That, ironically, is the same conclusion Mr. Comey came to in 2016 when he exonerated Mrs. Clinton for her emails.

It was later revealed that the FBI opened a counterintelligence investigation into Trump campaign figures several weeks afterward, though the agency never informed Mr. Trump or his team.

FBI ‘overreach’

Mr. Barr described the zealous pursuit of Mr. Trump as the work of a few high-placed officials who engaged in “overreach” — and who have since been ousted from their jobs.

“It was a few people in the upper echelons of the bureau and perhaps the department. But those people are no longer there,” he said.

Mr. Barr previously revealed that he was looking into FBI and Justice Department decisions surrounding the 2016 campaign. Congressional Republicans have long pressed the theory that the FBI investigation began illegitimately, fueled by agents who were intent on discrediting the Republican nominee.

Mr. Barr said he will piggyback on work of the inspector general and investigations completed by congressional committees and Mr. Mueller.
Those promises are likely to thrill Mr. Trump, who has long maintained that any criminal behavior during the campaign is connected to Mrs. Clinton.

The Clinton campaign and the Democratic National Committee made payments — hidden in campaign finance documents behind a law firm — to Fusion GPS, a Democratic research operation that paid Mr. Steele to investigate reports of Mr. Trump’s financial links to Russia.

Mr. Steele produced the dossier that claimed secret meetings between Trump campaign figures and Russian operatives and suggested salacious events such as blackmail-style tapes of a Trump encounter with prostitutes in a Moscow hotel room. The Mueller report found no evidence to corroborate either of the allegations.

Mr. Barr said he will review how and when the FBI learned of the Democratic backing for the Steele dossier.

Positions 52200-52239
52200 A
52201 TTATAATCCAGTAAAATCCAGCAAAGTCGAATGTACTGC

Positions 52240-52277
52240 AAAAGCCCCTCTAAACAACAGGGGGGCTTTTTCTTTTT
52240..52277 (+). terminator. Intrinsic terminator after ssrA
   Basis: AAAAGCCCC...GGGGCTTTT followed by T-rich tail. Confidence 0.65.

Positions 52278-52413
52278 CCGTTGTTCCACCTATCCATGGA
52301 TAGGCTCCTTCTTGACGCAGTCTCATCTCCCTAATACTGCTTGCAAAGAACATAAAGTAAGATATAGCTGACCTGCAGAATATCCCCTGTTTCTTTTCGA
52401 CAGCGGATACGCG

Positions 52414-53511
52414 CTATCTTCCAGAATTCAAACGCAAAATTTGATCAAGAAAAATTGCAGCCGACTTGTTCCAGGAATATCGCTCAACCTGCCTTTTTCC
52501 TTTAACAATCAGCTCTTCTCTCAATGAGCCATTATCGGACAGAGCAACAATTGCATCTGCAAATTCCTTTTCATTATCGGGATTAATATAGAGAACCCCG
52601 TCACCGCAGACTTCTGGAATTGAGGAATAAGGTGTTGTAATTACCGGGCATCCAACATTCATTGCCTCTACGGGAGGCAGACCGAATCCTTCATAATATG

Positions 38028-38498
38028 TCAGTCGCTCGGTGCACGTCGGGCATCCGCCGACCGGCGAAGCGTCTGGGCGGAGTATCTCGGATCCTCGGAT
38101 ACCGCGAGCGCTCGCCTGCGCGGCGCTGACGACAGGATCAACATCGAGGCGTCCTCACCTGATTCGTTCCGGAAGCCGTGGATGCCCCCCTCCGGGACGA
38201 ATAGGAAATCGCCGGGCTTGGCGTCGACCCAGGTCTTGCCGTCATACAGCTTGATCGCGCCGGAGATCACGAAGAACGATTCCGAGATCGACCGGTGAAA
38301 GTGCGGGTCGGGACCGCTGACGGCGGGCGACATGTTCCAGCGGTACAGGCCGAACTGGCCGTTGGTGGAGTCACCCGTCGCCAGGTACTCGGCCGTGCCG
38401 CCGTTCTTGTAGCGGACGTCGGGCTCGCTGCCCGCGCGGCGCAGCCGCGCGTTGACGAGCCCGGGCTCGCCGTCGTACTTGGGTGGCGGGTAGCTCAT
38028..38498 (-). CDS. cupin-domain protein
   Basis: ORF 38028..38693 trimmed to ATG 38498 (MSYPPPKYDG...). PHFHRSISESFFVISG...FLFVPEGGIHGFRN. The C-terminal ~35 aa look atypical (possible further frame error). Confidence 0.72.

The attorney general said Mr. Trump probably should have been briefed on Russian meddling in the election, including efforts to reach out to his campaign.

“I can’t fathom why it did not happen,” he said. “If you are concerned about interference in the election and you have substantial people involved in the campaign who are former U.S. attorneys, you had three former U.S. attorneys there in the campaign. I don’t know why the bureau would not have gone and given a defensive briefing.”

Sen. Ben Sasse, Nebraska Republican, asked whether Mr. Barr would support a change to legislation mandating that presidential nominees be given those kinds of briefings as a matter of course, given foreign governments’ interests in subverting U.S. elections.

Mr. Barr said that was a good idea.

“The danger from countries like China, Russia and so forth is far more insidious than it has been in the past because of nontraditional collectors that they have operating in the United States, and I think most people are unaware of how pervasive it is and what the risk level is,” he said. “I think it actually should go far beyond even campaigns where people involved in government have to be educated on this.”

• Stephen Dinan can be reached at sdinan@washingtontimes.com.